Third, consider what Kid Gloves wrote about equipment. Look at what's happened to horse-racing times versus human-racing times. Horse racing times aren't improving the same way. Some of that is that horses don't have the same conception of world records. But there is also the issue that the horse equipment hasn't been evolving like the human equipment. There were a bunch of people who ran 10.6 to 10.4 s between 1905 and 1930, roughly. That was before modern equipment and modern training, but still at a point when there were records to chase. If we use 10.5 s, we get an average speed of just over 9.5 m/s. That's just under 14.3 paces/round (before multiplier), what we get for Quickness +4.3.

So it looks quite reasonable for the upper end of Quickness and sprinting.

As for walking, is 8.4 paces/round so far off 10 paces/round? I've mucked around with heavy-simulationist rpg stuff, trying to get walking, running, and sprinting speeds to work out. I paid attention to 100 m, 200 m, 400 m, 800 m, 1600 m, and longer. That involved working in endurance and maximum speed as relates to strength, weight, stamina, height, ... It's so incredibly difficult to get things to work out reasonably. I didn't quite achieve what I wanted, though I was getting close. But I haven't worked on that in a while. I really don't think you want all that in the typical rpg. That means making a sacrifice somewhere. If we're going to get a maximum speed to work out so nicely, that something else will have to give to keep simplicity. It seems like walking speed is what gave, but it's not so far off. Personally, I walk closer to 10.7 paces/round and I do blow past people. But that's not speed walking, just that my walk is faster than average. Knowing regular walks can exceed 10 paces/round makes me even more content with 10 paces/round.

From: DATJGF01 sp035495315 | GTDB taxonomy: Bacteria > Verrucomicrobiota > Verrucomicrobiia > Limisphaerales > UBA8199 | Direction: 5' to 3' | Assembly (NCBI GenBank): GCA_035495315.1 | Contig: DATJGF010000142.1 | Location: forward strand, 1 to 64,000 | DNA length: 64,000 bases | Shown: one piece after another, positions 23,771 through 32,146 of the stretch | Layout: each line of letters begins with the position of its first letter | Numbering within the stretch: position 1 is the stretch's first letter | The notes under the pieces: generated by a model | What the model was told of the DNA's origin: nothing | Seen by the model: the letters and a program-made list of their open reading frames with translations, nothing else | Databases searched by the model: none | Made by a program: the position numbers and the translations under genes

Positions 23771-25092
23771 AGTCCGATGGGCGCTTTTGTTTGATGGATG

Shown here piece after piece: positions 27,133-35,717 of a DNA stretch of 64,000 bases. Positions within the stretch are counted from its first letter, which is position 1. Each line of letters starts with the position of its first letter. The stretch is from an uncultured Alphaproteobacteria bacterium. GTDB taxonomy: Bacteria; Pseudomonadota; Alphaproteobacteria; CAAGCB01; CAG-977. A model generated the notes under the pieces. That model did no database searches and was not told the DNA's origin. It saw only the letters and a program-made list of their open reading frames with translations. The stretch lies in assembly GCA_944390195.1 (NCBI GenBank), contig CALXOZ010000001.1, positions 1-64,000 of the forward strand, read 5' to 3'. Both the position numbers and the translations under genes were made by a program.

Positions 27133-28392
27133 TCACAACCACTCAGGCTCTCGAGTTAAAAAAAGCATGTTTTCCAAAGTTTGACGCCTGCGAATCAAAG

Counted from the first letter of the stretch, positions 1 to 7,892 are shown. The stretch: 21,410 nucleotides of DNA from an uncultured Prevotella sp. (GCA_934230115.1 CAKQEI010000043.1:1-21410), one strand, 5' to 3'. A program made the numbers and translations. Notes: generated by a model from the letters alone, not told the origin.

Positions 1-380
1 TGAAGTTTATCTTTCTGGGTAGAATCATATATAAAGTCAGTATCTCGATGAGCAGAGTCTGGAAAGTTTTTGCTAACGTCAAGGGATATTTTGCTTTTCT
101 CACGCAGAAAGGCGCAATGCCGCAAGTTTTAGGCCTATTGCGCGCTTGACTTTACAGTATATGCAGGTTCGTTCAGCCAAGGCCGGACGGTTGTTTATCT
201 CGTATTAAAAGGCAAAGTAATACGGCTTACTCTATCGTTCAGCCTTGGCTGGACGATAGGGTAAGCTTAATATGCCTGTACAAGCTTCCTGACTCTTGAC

If you really want to niggle the details, I'd be more concerned with the bit about moving or fighting as opposed to moving while fighting. Having fenced, I can say that's really not true. It would be much more true within a unit in formation that in a dueling situation. But I figure we're hand-waving the motion within the combat itself since, while it could be relatively quick, it doesn't usually cover a great many paces; 10 paces, sure, but not several times over.

Yes, that gets tricky. But including Size would still be problematic. Cheetahs are not bigger than horses and certainly not bigger than elephants. Also, quickness factors against the bigger animals. It gets messy.

Also, mythic giants are slow and ponderous of movement. Jack can easily scurry out of the way of the guy who wants to grind his bones.

at minimum I think we need a different multiplier for quadrupeds- they are generally faster and if we stick with these calculations the average rabbit should have quick:14 instead of quick:4...
should quadrupeds be at 20+quick base, or run at 16x base move? Or some compromise of the two?

Those LoM speeds are specifically for humans. I suppose applying it to giants is a reasonable logical progression, but cheetahs and rabbits aren't human and wouldn't use the same formula. (Also, animal characteristics can vary much more wildly than human characteristics, so Speed 14 rabbit may well be possible, though I don't think it's actually that high.)